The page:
'It is not enough just to say sorry' - Archbishop Diarmuid Martin urges Pope Francis to tackle clerical abuse

'It is not enough just to say sorry' - Archbishop Diarmuid Martin urges Pope Francis to tackle clerical abuse

ARCHBISHOP Diarmuid Martin has called on Pope Francis to do more than just apologise for clerical abuse during his visit to Ireland next week.

Dr Martin said that when the pontiff visits the country next weekend he has to speak frankly about the Church’s past in Ireland but also about its future.

He added that structures which permit or facilitate abuse must be broken down forever everywhere, and expressed exasperation that this has not been done already.

In a homily delivered at Mass at St Mary’s Pro-Cathedral in Dublin, Dr Martin, who will host the World Meeting of Families, said the Pope’s visit will be short but intense.

“A short yet intense visit but also one with widespread expectation and joy and enthusiasm, while on the other hand a visit marked many anxieties about our Catholic Church in Ireland and wider afield and about the future of the Church," he said.

"I hope that we will all listen to what Pope Francis says, discuss it, but avoid poisonous murmuring which can only undermine what we all wish to attain.”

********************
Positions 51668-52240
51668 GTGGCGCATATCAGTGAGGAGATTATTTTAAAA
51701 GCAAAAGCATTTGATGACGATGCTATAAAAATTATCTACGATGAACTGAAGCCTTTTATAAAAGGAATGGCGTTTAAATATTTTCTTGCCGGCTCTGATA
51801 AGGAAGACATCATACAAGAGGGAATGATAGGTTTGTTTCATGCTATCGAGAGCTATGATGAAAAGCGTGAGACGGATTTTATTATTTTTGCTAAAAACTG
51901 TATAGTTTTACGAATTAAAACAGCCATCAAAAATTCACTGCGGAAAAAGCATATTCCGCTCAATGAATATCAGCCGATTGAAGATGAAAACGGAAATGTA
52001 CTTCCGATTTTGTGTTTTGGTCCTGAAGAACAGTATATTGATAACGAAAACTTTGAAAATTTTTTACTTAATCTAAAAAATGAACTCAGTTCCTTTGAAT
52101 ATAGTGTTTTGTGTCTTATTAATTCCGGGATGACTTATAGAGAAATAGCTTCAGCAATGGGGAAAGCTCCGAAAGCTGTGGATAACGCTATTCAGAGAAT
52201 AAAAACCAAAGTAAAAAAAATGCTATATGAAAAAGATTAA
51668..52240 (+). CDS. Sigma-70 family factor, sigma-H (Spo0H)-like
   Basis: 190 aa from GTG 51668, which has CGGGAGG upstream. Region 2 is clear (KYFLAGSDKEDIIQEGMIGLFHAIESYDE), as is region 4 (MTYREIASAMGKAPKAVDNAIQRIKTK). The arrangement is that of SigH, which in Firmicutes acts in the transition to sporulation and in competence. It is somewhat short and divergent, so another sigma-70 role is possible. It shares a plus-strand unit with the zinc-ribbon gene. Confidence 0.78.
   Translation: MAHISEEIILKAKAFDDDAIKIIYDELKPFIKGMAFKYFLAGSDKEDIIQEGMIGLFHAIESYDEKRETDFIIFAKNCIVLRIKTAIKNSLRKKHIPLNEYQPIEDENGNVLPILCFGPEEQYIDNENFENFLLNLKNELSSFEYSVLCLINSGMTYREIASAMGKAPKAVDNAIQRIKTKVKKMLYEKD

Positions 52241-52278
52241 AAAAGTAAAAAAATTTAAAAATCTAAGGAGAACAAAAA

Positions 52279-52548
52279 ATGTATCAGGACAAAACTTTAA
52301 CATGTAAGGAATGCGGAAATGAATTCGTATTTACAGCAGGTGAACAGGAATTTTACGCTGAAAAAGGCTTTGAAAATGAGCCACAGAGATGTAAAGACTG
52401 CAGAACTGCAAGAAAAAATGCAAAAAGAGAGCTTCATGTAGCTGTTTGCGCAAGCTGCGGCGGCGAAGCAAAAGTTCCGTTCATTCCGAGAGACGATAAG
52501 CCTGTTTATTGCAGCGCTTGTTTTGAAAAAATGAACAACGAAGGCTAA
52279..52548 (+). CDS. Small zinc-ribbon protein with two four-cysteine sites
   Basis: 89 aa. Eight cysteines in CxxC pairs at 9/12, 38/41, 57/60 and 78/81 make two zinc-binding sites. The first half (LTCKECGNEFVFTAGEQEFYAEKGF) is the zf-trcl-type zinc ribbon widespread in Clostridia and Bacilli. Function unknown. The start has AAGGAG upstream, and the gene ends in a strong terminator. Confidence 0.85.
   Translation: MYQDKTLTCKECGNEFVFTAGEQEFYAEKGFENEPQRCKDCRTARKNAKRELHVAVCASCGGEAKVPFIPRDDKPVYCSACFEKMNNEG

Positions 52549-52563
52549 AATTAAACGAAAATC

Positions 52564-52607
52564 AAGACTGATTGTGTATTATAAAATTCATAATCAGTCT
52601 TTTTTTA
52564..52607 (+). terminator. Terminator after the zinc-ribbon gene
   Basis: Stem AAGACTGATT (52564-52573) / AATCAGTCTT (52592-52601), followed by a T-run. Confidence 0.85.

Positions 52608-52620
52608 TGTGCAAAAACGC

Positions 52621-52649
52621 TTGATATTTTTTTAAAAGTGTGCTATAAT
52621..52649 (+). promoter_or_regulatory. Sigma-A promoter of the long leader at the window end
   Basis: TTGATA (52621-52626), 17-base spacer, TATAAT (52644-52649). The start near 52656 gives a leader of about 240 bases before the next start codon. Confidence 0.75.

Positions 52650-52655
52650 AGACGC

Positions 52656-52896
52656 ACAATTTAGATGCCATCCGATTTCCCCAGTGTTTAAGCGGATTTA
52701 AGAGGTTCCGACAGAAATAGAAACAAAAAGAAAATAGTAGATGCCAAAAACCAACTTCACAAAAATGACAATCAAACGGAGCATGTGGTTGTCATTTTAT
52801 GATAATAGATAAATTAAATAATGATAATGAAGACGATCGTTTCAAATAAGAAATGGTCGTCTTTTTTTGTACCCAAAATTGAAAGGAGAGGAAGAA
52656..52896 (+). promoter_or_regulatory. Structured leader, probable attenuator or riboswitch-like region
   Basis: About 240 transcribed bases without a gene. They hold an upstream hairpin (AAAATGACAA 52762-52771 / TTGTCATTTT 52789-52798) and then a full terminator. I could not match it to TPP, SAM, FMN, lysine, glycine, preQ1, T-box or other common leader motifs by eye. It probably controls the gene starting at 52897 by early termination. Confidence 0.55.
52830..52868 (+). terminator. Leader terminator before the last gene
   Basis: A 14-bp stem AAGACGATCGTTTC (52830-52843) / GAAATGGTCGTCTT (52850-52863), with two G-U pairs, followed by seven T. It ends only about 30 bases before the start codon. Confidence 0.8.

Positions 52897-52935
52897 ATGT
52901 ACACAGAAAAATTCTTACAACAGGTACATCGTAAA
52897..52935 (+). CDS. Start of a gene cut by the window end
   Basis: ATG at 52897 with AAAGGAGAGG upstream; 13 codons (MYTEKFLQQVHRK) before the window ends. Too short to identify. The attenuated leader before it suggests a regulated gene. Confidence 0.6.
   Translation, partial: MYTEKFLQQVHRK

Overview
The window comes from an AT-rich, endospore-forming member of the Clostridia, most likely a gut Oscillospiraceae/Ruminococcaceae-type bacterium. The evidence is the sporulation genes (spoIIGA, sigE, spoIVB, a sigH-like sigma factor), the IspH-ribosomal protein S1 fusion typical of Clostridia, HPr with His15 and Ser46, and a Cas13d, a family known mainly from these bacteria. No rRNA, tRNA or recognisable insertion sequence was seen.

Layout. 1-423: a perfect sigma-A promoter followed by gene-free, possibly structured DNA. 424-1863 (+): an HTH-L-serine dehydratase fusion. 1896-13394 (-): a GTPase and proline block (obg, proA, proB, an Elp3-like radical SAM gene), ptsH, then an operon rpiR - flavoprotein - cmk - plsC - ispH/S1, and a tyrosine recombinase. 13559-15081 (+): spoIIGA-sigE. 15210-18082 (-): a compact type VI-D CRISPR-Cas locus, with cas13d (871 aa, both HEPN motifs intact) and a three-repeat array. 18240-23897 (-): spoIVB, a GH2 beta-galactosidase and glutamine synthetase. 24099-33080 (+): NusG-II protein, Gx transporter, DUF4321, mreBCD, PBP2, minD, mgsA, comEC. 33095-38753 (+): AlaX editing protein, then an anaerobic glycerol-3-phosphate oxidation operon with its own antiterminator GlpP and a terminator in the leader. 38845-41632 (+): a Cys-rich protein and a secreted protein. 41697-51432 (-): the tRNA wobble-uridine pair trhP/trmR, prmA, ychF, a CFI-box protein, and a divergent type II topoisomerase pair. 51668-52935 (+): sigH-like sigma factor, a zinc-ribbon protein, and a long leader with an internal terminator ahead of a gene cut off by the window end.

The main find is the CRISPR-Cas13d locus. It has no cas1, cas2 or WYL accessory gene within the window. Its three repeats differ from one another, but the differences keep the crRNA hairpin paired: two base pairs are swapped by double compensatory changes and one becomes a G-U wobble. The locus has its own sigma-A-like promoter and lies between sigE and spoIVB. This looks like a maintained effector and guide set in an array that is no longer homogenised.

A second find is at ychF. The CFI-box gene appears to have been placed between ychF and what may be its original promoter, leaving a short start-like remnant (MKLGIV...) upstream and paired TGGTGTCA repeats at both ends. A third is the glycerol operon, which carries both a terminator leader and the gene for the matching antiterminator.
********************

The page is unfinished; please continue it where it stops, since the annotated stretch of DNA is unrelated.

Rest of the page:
He hoped Pope Francis would “speak frankly about our past but also about our future. We need a Church with confidence: not the confidence of popularity or arrogance but the confidence that comes from men and women captivated by the message of Jesus.”

He also said the scandals of abuse in the Church have produced a deep-seated resentment among believers and anger at the role of Church leadership.

He said the number of victims was immense and that only the identity of some is known.

"When you add up all the categories of victims, you can see that the number was immense.We still only know the identity of some. It is not something that belongs to the past but a hurt that survivors and those close to them carry in their hearts every day of their lives," he said.

He added: "The anger is not just about abuse but also about a Church that was authoritarian, harsh, autocratic and self-protecting. We experienced a Church that felt that it knew all the answers."

Pope Francis will arrive in Ireland next Saturday 25th August, and will visit Knock shrine in Mayo before heading to Dublin where he will give mass at Croke Park.

Dr Martin concluded: “As we prepare for the visit of Pope Francis, let us pray then for the Irish Church of the future. Let us pray for those who still suffer the effects of abuse.

“Let us pray for the lonely, the abandoned, those without hope. Let us pray for those who are without a home. Let us pray for those who are hurt because the Church does not adequately recognise their dignity. Let us pray for all families.”